Can frustration ever be a good thing?

Do you remember this game?

Frustration was a very simple, ludo-based game, its main attraction being the ‘popomatic’ dice. Contained within a plastic dome, the dice lay on a thin flexible plate. When you pressed the dome, it caused the plate to flex and the dice was thrown into the air but unable to roll off the board. The dome made a very satisfying clunking sound as you pressed it. I saw a vintage Frustration on eBay the other day and it got me thinking about frustration in general.

We tend to think of frustration as a negative emotion. As I talk to my clients, it seems that we are frustrated either by a lack or by a surfeit: a lack of time, a lack of relevant skills, a surfeit of choice, a surfeit of things to do – all these can frustrate us. This frustration can hamper us.

How about if we look at it in a different way? How could this frustration spur us on? Could frustration be an agent for change?

Here are some of the questions my clients and I have asked as we face frustration.

What is it that is actually frustrating you?
Get to the root of what frustrates you. Are you frustrated that you always seem to run late or are you frustrated that you don’t seem to manage your diary properly?

What is this frustration telling us?
Frustration is a message. Is it saying ‘you need to take better care of yourself’? Is it saying ‘this job needs doing and you have the time to do it even though you’d rather not’? Is it saying ‘don’t you wish you’d taken that course? Then you’d be able to go for that job’?

Is this frustration about you or about someone else?
One thing about coaching is that I can only coach the person who’s in the room. If the client’s frustration is completely focused on someone else’s behaviour, our task is not to work out ways to change that third party. Our task is to work out how we can manage our own responses to the third party’s behaviour. We concentrate on what we can change and influence, not on that which is outside our circle of influence.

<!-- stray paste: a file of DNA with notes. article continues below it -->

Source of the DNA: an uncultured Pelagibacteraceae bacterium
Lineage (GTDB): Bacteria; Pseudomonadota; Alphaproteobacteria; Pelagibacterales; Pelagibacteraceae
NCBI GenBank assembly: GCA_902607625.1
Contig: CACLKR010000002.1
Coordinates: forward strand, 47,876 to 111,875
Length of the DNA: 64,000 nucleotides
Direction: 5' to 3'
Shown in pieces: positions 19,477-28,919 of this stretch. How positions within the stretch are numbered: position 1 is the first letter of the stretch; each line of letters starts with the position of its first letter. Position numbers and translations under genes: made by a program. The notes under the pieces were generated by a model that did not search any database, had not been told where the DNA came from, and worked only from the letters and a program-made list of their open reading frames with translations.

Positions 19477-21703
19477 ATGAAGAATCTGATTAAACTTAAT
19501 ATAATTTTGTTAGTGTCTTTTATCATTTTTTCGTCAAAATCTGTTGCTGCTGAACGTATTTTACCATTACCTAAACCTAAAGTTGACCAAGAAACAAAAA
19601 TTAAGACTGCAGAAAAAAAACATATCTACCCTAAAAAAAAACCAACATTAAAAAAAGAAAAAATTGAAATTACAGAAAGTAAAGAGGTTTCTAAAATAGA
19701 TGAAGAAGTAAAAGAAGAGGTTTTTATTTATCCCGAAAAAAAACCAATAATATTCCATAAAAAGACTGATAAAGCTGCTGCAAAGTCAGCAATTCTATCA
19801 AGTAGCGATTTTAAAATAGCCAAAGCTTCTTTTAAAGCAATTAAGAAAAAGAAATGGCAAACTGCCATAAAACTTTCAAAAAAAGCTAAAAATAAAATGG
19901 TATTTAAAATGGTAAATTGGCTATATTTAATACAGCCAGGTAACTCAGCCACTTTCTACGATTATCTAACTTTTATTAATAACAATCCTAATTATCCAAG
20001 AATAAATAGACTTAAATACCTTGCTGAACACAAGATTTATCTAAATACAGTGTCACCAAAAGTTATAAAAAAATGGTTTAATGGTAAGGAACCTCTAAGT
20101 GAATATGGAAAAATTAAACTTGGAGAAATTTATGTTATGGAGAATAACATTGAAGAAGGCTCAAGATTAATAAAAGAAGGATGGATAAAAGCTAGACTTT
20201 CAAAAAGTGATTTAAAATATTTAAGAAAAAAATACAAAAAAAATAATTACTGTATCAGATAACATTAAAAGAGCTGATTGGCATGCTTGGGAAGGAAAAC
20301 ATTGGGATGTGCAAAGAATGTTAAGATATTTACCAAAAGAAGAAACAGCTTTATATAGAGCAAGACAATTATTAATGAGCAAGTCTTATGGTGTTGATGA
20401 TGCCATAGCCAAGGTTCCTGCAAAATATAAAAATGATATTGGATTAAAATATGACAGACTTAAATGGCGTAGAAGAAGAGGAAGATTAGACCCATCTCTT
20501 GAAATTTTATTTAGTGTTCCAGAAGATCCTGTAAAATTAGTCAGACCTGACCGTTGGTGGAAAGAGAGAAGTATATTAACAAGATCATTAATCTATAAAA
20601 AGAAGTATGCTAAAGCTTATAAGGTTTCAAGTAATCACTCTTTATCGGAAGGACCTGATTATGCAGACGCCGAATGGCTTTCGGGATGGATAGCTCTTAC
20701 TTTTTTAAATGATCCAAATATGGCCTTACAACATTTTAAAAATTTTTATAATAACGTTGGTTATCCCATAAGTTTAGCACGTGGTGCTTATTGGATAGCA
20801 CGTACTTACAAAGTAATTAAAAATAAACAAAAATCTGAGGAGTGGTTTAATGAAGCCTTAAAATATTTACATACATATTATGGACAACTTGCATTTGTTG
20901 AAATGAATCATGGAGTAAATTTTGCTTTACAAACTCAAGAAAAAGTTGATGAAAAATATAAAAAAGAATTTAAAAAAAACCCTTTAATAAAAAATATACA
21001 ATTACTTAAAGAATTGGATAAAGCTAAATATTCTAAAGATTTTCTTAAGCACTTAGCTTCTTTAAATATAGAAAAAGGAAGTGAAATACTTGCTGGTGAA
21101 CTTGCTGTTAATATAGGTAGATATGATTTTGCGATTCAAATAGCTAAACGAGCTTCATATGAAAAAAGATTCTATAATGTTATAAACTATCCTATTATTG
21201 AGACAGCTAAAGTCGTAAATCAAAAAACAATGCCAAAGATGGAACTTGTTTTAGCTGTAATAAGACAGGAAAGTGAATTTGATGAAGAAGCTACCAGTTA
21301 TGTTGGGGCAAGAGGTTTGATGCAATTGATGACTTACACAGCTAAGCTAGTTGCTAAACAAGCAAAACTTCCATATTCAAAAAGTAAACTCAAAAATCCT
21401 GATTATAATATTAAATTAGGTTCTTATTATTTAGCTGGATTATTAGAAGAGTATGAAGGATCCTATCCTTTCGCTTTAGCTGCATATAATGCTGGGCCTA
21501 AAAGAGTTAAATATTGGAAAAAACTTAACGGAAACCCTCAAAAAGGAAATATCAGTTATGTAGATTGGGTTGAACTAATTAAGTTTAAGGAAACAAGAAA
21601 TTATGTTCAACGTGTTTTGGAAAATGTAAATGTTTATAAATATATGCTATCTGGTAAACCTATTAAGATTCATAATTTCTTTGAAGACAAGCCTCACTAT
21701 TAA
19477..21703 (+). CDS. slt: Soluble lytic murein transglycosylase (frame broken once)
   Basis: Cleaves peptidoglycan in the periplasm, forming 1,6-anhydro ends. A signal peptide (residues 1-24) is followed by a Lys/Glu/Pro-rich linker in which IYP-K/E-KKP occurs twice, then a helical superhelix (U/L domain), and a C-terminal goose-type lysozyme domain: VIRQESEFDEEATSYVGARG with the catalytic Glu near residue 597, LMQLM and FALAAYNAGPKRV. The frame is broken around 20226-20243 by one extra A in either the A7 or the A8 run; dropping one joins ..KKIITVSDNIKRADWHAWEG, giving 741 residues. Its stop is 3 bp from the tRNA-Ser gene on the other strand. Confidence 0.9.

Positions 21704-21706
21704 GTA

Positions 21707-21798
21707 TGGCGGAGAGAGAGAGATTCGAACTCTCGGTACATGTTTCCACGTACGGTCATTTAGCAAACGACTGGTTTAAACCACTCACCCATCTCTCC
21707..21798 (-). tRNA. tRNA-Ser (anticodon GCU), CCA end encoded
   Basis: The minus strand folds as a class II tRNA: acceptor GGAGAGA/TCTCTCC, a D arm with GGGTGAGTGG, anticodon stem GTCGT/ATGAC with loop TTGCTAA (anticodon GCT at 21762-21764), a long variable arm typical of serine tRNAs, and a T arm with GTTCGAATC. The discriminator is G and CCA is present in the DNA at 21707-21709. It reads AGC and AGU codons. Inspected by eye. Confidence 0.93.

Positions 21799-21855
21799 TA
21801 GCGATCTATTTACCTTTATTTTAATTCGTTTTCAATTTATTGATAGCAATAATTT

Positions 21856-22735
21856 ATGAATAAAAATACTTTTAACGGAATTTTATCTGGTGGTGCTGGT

If this issue didn’t frustrate you, what would be different? What would you be doing? How would you feel?
Imagine your leg is in a plaster cast and all the things you can’t do. You can’t go swimming, you can’t drive, you can’t run up the stairs. It’s easy to imagine all the things you could do once the cast is removed. Now see your frustration like that. Imagine what you will be able to do once it’s been taken away. Sometimes doing this can help you decide to take action and deal with the frustration so that you can move on, unimpeded.

What change does this frustration provoke?
If frustration were hunger, you’d deal with it by having something to eat. You’d change your state from hungry to satisfied. So what is it that needs to change in order for the state of frustration to one of satisfaction?

None of these questions will make the frustration disappear in a puff of smoke. However, when we see frustration as a messenger telling us that change is necessary, we can identify its key elements, deal with them and move on.

Today’s pebble for you to examine:
What is your frustration telling you and what will you do next?

I’d love to hear from you,
Michelle

Turning over pebbles is the blog of Thinking Space Coaching.

If you’d like to make progress in your work and life, why not email me to see how we could work together?

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One Response to Can frustration ever be a good thing?

  1. Pingback: Pick me! Pick me! | Turning over pebbles

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